See our last post on Mexico’s narco war. See also our special feature on “Plan Mexico.”

  1. Police chief assassinated in Baja California
    José Juan Soriano Pereira, police sub-chief in the border town of Tecate, Baja California, was assassinated in a pre-dawn attack at his home Dec. 4—hours after US authorities had discovered a cross-border tunnel apparently used by drug smugglers. (LAT, Dec. 6; Terra Actualidad, Spain, Dec. 4)

    Nearly 14,000 pounds of marijuana in shrink-wrapped bundles was found in the tunnel. 56 such cross-border tunnels have been discovered since aboveground enforcement was stepped up after 9-11. (NYT, Dec. 7)

  2. Mexican complaints about arms from US
    The gall of Mexican officials never ceases. Its president interferes in our prsidential race and now wants to enter the US just before a large number of primary elections. He lashes out at the US for its immigration law whilst at the same time Mexico enforces much stricter laws on its southern border. Now we are reproached for not controlling arms flow to Mexico. Simultaneously the Mexican government aids and abets violation of our immigration laws and its military has entered the US without permission over 200 times. Let’s offer Calderon a deal: You stop the illegal immigration and then we can reassign officers to controlling the arms flow.

    1. What are you talking about?
      How did Calderon interfere in the US presidential race? Mexico is stiffening enforcement on the Guatemalan border at US behest. When has the Mexican military entered the US without permission? I challenge you to post some documentation for these claims.

      1. mexican army
        The Mexican army crossed into the USA just after the Katrina Floods. Over 20 Mexican military vehicles fully loaded and armed and were stopped in Texas. They were headed for New Orleans in full combat dress and made it across Texas before being stopped. Wake up!!!!!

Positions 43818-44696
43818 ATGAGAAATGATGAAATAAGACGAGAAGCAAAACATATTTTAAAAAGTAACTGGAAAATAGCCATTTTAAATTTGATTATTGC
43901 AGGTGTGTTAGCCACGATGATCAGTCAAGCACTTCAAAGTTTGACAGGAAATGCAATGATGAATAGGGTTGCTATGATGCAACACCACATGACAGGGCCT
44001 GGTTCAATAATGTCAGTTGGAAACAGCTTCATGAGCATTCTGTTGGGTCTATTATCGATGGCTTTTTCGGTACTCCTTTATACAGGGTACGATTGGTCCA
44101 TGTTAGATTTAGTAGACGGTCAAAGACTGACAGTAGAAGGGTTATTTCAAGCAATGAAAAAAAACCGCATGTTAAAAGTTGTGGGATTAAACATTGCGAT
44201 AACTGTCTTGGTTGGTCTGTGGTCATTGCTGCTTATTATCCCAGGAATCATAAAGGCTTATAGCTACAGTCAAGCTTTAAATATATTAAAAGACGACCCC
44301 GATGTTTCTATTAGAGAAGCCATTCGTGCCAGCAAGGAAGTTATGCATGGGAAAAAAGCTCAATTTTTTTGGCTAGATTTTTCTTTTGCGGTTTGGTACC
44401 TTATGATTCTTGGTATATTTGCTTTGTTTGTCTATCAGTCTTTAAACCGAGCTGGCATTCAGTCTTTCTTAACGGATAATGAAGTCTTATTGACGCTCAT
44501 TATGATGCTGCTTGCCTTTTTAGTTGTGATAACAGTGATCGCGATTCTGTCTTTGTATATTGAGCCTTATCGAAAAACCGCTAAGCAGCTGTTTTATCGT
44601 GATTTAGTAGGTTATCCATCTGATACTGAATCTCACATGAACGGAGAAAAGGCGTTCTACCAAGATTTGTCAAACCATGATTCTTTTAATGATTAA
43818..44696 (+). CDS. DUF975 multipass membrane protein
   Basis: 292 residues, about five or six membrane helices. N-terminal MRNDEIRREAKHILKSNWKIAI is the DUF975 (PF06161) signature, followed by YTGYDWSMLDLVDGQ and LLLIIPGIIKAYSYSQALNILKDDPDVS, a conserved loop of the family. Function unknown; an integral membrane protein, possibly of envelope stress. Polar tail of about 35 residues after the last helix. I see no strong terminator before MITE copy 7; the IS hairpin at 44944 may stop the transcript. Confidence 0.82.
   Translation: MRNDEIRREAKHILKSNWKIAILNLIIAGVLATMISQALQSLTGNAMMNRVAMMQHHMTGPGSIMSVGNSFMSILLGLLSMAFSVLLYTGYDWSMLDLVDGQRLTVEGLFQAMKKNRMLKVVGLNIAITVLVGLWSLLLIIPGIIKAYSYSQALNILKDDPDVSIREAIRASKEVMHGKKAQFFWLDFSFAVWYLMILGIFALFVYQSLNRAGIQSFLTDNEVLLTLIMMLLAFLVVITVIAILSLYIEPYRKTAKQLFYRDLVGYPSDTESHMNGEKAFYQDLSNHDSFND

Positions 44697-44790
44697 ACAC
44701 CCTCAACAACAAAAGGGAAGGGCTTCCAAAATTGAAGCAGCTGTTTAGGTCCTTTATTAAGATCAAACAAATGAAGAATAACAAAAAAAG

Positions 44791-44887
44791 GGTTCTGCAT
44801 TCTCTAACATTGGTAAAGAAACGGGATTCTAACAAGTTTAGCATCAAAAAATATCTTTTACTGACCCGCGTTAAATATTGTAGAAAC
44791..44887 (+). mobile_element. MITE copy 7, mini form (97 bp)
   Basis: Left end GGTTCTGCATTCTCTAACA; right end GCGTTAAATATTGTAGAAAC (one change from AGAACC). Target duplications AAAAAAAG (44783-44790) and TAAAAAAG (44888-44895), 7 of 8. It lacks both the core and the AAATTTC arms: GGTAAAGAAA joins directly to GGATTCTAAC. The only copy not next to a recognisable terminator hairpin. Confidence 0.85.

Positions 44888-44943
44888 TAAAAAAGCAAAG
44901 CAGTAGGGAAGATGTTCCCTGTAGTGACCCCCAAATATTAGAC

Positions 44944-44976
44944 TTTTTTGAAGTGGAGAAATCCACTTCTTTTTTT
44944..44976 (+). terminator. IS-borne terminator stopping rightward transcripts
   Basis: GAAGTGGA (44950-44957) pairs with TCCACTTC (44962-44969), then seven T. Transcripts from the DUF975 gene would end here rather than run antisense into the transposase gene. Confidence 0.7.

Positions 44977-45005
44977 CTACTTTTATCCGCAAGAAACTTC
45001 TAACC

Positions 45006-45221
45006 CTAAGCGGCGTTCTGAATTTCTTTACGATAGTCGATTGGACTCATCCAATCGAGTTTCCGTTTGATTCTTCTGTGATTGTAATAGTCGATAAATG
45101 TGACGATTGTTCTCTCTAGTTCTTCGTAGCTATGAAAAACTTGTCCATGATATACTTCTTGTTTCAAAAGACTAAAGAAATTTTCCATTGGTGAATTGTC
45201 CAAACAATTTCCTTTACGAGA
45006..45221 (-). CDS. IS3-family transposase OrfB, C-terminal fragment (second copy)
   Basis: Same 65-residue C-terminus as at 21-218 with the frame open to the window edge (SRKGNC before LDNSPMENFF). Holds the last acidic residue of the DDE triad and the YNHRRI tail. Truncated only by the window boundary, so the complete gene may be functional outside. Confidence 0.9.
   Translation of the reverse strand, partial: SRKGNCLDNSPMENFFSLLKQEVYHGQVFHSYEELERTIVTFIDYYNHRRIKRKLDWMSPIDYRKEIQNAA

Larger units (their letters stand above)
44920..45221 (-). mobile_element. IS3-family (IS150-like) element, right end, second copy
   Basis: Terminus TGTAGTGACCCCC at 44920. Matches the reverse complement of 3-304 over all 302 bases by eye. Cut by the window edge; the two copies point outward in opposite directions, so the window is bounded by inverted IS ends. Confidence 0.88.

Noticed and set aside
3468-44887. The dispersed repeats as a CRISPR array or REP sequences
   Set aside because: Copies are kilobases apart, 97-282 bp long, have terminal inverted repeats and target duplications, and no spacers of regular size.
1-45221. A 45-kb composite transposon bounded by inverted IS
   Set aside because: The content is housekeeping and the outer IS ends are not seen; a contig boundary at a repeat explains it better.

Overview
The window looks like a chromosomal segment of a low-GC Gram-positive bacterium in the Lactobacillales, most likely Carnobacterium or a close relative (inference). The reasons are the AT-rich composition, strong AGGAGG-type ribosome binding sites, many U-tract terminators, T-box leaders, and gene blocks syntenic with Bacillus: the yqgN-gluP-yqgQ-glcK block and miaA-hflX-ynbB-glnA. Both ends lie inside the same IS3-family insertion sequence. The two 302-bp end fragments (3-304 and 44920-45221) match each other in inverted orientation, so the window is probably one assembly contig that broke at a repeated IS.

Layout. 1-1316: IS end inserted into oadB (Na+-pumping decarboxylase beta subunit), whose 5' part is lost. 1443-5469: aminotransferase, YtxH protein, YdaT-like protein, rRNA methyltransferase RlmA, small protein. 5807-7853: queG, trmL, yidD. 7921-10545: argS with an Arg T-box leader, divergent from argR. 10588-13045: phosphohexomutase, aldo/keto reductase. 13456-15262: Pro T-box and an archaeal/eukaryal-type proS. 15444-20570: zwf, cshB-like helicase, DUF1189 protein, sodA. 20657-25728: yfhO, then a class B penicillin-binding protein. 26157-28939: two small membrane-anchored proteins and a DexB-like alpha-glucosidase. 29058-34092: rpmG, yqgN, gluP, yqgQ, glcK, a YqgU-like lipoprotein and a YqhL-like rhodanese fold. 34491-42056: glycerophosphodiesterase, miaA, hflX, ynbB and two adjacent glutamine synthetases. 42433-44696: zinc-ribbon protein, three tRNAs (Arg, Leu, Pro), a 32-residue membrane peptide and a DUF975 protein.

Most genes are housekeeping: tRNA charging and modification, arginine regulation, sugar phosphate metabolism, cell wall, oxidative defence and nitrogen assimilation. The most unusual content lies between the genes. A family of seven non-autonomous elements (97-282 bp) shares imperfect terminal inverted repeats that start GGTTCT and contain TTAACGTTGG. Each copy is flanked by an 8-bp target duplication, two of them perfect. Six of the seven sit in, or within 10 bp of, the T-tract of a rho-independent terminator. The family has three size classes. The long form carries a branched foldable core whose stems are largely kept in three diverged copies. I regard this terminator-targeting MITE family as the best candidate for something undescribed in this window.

1. Mexico attacks US?
          Until you post a link, I will consider this an urban legend, hombre. Your B-movie scenario is probably based on the following incident. From a State Department press release, Sept. 9, 2005:

          Mexican Army Convoy Arrives in US To Assist Hurricane Victims
          A Mexican army convoy of 45 vehicles has arrived in the United States, charged with the humanitarian mission of bringing aid to victims of Hurricane Katrina.

          The convoy of green tractor-trailers, adorned with Mexican flags, crossed the international bridge at Laredo, Texas, on September 8, beginning at approximately 8:15 a.m. By 8:30 a.m., all the vehicles had arrived on the U.S. side of the two countries’ shared border, according to Associated Press reports.

          Carrying water treatment plants, two mobile kitchens that can feed 7,000 people a day, and 15 trailers of bottled water, blankets and applesauce, the convoy is bound for San Antonio, escorted by the U.S. Army and the Texas Department of Public Safety. After the convoy’s leader, General Francisco Ortiz Valdez, exchanged greetings with the head of the U.S. Army unit in charge of the escort, Brigadier General F. Joseph Prasek, the vehicles were en route to their destination.

          Military engineers, doctors and nurses are among the 200 people in the convoy, sent by Mexico to provide relief to those affected by Hurricane Katrina.

          Gee, sounds scary.